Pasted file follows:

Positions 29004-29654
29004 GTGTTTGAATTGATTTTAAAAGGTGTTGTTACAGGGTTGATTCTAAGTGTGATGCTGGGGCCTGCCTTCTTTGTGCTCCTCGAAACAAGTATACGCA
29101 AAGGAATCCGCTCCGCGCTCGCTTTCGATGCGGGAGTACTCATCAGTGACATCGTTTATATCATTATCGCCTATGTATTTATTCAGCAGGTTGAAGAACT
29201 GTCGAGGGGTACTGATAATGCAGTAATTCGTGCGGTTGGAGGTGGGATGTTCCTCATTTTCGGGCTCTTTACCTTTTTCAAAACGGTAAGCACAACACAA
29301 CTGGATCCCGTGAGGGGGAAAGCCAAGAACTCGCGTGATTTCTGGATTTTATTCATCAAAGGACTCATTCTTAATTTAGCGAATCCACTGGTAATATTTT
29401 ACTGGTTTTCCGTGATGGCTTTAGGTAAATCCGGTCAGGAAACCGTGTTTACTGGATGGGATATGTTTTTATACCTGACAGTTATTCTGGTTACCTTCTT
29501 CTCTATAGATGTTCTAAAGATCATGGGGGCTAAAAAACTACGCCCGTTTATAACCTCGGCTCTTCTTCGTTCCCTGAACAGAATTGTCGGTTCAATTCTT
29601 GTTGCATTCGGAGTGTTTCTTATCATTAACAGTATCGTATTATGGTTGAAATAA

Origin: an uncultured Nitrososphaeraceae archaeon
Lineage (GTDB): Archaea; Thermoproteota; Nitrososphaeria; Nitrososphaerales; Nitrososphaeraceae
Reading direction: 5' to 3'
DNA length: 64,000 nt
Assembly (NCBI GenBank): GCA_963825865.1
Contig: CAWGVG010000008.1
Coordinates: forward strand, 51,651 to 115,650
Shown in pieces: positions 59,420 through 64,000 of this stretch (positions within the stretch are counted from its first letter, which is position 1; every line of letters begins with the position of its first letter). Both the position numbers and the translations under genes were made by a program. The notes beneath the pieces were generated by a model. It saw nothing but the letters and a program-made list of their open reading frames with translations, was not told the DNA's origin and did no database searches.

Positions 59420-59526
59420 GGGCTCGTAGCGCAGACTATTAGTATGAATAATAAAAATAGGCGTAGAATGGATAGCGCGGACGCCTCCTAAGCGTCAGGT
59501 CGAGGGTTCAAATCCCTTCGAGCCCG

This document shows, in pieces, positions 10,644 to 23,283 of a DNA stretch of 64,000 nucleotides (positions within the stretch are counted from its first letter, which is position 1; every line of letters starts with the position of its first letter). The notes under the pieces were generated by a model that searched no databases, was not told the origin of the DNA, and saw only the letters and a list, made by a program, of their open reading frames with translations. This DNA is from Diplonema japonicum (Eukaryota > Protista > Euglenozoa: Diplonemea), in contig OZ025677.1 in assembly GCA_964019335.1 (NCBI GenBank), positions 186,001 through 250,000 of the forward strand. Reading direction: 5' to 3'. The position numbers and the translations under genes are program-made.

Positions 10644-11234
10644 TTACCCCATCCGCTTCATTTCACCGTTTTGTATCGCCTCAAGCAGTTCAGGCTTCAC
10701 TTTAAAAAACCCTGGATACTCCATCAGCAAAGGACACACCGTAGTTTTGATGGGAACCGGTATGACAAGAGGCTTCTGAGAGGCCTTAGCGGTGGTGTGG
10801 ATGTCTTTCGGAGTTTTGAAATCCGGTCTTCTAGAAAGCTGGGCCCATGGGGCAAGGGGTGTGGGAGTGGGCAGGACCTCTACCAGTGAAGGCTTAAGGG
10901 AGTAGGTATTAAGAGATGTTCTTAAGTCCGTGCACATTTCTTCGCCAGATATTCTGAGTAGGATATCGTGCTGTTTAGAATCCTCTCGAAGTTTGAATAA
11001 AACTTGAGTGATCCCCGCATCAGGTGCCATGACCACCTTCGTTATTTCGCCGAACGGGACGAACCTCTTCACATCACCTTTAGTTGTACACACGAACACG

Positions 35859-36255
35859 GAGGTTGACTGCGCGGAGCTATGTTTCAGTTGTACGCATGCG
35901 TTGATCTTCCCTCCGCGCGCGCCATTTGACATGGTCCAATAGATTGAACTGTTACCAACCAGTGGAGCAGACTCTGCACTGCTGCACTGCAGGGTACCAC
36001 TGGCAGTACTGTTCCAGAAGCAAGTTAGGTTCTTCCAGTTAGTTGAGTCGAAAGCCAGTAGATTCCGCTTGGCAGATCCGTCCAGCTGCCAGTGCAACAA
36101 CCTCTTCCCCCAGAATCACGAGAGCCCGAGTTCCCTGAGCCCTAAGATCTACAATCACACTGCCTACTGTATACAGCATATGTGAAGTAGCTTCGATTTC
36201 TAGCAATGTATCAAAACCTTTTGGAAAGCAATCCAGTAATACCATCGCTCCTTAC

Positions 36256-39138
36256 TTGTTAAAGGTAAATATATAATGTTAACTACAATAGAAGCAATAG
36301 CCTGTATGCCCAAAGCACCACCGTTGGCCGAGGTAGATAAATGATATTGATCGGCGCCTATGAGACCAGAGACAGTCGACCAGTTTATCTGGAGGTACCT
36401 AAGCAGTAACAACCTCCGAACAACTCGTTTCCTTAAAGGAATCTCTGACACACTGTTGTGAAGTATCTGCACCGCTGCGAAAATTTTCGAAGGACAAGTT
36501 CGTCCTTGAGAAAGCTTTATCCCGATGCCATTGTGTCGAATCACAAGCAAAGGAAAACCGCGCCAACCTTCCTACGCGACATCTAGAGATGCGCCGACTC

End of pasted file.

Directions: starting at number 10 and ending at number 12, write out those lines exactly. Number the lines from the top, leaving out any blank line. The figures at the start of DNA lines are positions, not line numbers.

Lineage (GTDB): Archaea; Thermoproteota; Nitrososphaeria; Nitrososphaerales; Nitrososphaeraceae
Reading direction: 5' to 3'
DNA length: 64,000 nt